We recruited participants representing several different perspectives throughout our Thales relationship. For certain projects, like prototype evaluations, we focused on gathering feedback from the people who would be using the product — like an employee at a large corporation who needs to validate their identity when they log into the company’s network. For other projects, like product/market fit testing, we showed a prototype or concept to a purchasing manager or strategic director to better understand how such a product might fit into the company’s current software landscape.

In some cases, we conducted very early-stage exploratory research where no prototype or solution concept existed. In those cases, we conducted an open conversation with strategic leaders at a company to better understand any pain points or gaps in their software landscape — gaps that Thales could fill with a future product. Our expertise helped us know who to speak with and when their perspectives would be most valuable. We evaluated Thales’s research questions and goals and design a study and recruiting plan that put us in conversation with the right people.

In one project, Thales was interested in learning more about how various digital authentication methods were perceived in the enterprise security space. We were able to recruit participants who had a say in authentication strategy at their company, and we received useful perspectives on the pros and cons of different existing methods. We also received in-depth feedback on an up-and-coming authentication solution that Thales was interested in developing.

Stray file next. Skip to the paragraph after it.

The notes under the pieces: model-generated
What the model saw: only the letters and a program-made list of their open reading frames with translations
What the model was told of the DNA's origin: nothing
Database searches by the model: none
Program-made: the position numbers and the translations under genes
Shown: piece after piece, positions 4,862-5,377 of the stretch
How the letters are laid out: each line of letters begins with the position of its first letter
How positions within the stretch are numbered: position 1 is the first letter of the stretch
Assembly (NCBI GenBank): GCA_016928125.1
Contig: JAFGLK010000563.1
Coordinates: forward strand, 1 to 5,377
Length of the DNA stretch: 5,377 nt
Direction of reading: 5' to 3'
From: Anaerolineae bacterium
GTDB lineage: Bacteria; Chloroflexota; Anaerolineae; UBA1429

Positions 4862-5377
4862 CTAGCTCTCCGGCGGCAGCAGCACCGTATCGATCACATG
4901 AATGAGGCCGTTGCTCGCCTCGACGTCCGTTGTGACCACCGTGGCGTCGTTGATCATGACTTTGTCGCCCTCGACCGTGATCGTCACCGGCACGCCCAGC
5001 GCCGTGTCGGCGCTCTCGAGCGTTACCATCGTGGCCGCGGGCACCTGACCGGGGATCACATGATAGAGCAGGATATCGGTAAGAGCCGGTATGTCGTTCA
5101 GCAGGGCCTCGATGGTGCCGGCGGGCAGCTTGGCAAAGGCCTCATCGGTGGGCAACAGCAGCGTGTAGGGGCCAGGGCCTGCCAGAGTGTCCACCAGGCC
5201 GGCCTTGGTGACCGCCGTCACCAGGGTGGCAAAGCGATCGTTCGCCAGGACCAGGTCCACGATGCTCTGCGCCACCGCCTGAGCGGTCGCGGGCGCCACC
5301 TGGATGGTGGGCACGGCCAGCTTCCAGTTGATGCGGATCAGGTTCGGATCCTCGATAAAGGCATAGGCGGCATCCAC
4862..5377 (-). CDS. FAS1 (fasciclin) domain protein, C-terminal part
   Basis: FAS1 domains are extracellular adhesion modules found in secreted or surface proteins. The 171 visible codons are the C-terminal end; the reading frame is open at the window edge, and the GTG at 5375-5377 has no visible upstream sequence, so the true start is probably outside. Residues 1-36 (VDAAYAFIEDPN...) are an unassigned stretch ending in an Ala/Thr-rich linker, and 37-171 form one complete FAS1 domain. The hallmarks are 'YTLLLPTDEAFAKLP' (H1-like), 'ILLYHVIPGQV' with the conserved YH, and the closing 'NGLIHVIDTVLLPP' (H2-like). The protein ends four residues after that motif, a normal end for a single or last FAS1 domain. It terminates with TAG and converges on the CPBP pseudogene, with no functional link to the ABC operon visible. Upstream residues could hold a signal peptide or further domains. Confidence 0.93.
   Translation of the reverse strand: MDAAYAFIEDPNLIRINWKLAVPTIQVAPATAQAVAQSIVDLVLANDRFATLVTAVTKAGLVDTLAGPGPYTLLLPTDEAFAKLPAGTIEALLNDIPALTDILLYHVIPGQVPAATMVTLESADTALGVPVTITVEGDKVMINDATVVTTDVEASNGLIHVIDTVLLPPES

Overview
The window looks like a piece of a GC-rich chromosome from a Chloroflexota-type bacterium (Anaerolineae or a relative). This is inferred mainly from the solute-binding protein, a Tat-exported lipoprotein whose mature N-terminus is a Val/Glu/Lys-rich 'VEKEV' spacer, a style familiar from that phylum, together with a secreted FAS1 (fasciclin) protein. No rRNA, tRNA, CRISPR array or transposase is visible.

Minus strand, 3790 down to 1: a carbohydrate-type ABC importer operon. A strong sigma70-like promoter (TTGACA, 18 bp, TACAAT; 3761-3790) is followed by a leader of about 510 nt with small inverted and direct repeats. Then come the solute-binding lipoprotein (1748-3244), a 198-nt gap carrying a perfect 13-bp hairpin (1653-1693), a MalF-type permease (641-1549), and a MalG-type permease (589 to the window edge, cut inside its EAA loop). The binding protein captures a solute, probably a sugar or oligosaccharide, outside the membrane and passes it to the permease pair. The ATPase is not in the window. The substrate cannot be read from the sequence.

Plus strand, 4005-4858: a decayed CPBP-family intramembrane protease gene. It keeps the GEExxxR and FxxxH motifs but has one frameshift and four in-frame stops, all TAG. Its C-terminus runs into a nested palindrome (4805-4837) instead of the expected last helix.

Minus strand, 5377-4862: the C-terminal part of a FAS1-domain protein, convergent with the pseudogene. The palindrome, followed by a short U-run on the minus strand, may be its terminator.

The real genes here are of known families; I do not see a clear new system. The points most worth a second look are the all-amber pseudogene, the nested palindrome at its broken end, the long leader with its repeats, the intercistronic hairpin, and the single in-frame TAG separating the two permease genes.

Our research moderator (left) interviews an enterprise security leader (right).

What Do Our Research Sessions Look Like?

For each project, we designed a unique session structure based on the research questions and goals. In one project, we used a long interview about network visibility, culminating in a 10-15 minute feedback session about a static prototype — an example of a tool to help increase network visibility for security strategists.

Another project early in our relationship was a more traditional high-fidelity prototype walkthrough that focused on usability feedback. Their team was in the later stages of solution design and brought us in to capture focused feedback on a tool.

Many sessions we designed were fully interview-style or sometimes involved asking the participant to screen share or give personal examples. This came into play particularly when the goal of the project is to gain knowledge about an industry trend or learn more about a potential target audience’s pain points. Sometimes we recruited non-customers to help us better understand the competitive landscape and get a sense of users’ expectations when using a certain category of software.

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Over our 2 years of working with Thales, our work demonstrated the value of incorporating user research into a long-term strategy for product ownership. Especially with large organizations, this recurring model of embedding customer perspectives into multiple projects can help reorient teams towards impactful work, regardless of the project type or phase.